The United States has a long history of human rights, too. The Bill of Rights of 1789 as part of the US Constitution encompasses a catalogue of human rights. The ten original amendments to the constitution guarantee the rights to free speech, assembly, association and religion and the right to petition the government (first amendment), the security of the persons, their houses and their communications (fourth amendment), the right to a fair trial and “habeas corpus” (fifth to seventh amendments) and the prohibition of cruel and unusual punishment (and treatment) (eighth amendment). Later amendments prohibit slavery (thirteenth amendment, 1865), guarantee the right to life, freedom and property (fourteenth amendment, 1868) and open the right to vote for African-Americans, women, and people over the age of 18 (fifteenth, nineteenth, and twenty-sixth amendments from 1870, 1920, and 1971) (US Bill of Rights, 2016) .
The acceptance of social and economic human rights by the EU marks a first difference in the definition of human rights in comparison to the US. The US is the state with most objections to this category of rights. The constitution does not include any ESC rights and the US has signed, but not ratified the ICESCR, and ratification is very unlikely. Even if the US has a lot of provisions that are similar to the European welfare states, the recognition of social and economic rights as legal obligations is not part of the current human rights position of the US (Alston/Goodman, 2013: pp. 292-294) .
In general, the US tends to recognise fewer human rights whose purpose is to protect individual negative liberty against the state. In the EU, more rights are recognised and conflicting rights and the interests of society are taken more into account. Consequently, the individual person possesses more liberty in the US in some important domains, but sometimes at the expense of the rights of others. One important example of this is freedom of expression. Freedom of expression in the US is exceptional in its wide-ranging protection. In the US, “hate speech,” i.e. speech that is commonly prohibited for reasons of its contribution to intolerance and discrimination, is allowed in most cases: “in the United States restrictions on the incitement of racial hatred can be countenanced under the First Amendment only when they are incitements to violent racial hatred, and even then only under the rare circumstances in which the incitements unmistakably call for immediate violent action, and even then only under the more rare still circumstances in which members of the listening audience are in fact likely immediately to act upon the speaker’s suggestion.“ (Schauer, 2005: p. 36) In Europe, as in most other states worldwide, “hate speech” is prohibited (Schauer, 2005) .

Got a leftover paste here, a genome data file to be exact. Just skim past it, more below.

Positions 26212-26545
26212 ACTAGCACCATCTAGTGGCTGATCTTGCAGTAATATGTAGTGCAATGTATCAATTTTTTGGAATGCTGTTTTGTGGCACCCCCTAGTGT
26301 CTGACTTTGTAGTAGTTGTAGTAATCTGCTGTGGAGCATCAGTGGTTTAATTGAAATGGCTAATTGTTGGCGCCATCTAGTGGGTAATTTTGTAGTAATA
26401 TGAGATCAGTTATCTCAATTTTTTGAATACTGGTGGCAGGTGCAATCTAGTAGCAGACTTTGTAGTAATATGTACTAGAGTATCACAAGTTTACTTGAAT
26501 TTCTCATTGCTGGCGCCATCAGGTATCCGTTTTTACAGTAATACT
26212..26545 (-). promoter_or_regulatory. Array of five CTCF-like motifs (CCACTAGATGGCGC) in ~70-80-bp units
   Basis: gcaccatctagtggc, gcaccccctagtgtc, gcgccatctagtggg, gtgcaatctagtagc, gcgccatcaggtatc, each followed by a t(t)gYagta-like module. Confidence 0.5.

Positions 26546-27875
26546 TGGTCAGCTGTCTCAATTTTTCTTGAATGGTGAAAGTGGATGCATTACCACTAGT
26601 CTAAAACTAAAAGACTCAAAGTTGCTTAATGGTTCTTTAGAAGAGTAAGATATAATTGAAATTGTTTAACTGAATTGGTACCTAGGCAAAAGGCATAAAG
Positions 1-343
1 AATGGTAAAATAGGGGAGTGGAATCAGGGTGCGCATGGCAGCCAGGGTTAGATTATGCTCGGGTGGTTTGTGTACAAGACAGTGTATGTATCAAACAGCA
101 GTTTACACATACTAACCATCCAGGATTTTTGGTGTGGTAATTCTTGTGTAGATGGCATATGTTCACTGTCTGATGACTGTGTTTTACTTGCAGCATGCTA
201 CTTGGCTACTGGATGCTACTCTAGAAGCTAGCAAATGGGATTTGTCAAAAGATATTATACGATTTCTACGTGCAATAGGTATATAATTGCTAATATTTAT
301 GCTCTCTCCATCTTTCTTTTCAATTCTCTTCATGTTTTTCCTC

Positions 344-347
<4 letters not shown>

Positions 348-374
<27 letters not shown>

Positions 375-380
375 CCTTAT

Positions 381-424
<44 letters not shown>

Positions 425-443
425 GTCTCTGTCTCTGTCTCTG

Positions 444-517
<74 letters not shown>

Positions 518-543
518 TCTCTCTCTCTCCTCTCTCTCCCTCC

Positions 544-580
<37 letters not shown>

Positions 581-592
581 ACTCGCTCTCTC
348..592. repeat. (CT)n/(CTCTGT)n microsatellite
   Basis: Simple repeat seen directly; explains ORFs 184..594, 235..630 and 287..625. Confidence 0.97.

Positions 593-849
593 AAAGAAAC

In sum, the EU member states advocate a broad array of human rights, particularly civil and political as well as social, economic, and cultural human rights. The US only recognizes civil and political human rights.
2.2. US Sovereignty v. EU’s Internationalism
Another characteristic of the official EU’s human rights position is the acceptance and promotion of international human rights justice. The member states of the European Union have all ratified the European Convention on Human Rights. The Convention establishes the European Court of Human Rights (ECtHR). The ECtHR interprets the ECHR and guarantees its provisions in the member states of the Council of Europe. The ECtHR is the highest court for citizens of the Council of Europe member states, among them all the member states of the EU, for judging human rights violations. The ECtHR was the first international human rights court, is the most judicially developed and has generated a more extensive jurisprudence than any other international human rights court. Citizens can only address the ECtHR after domestic remedies have been exhausted.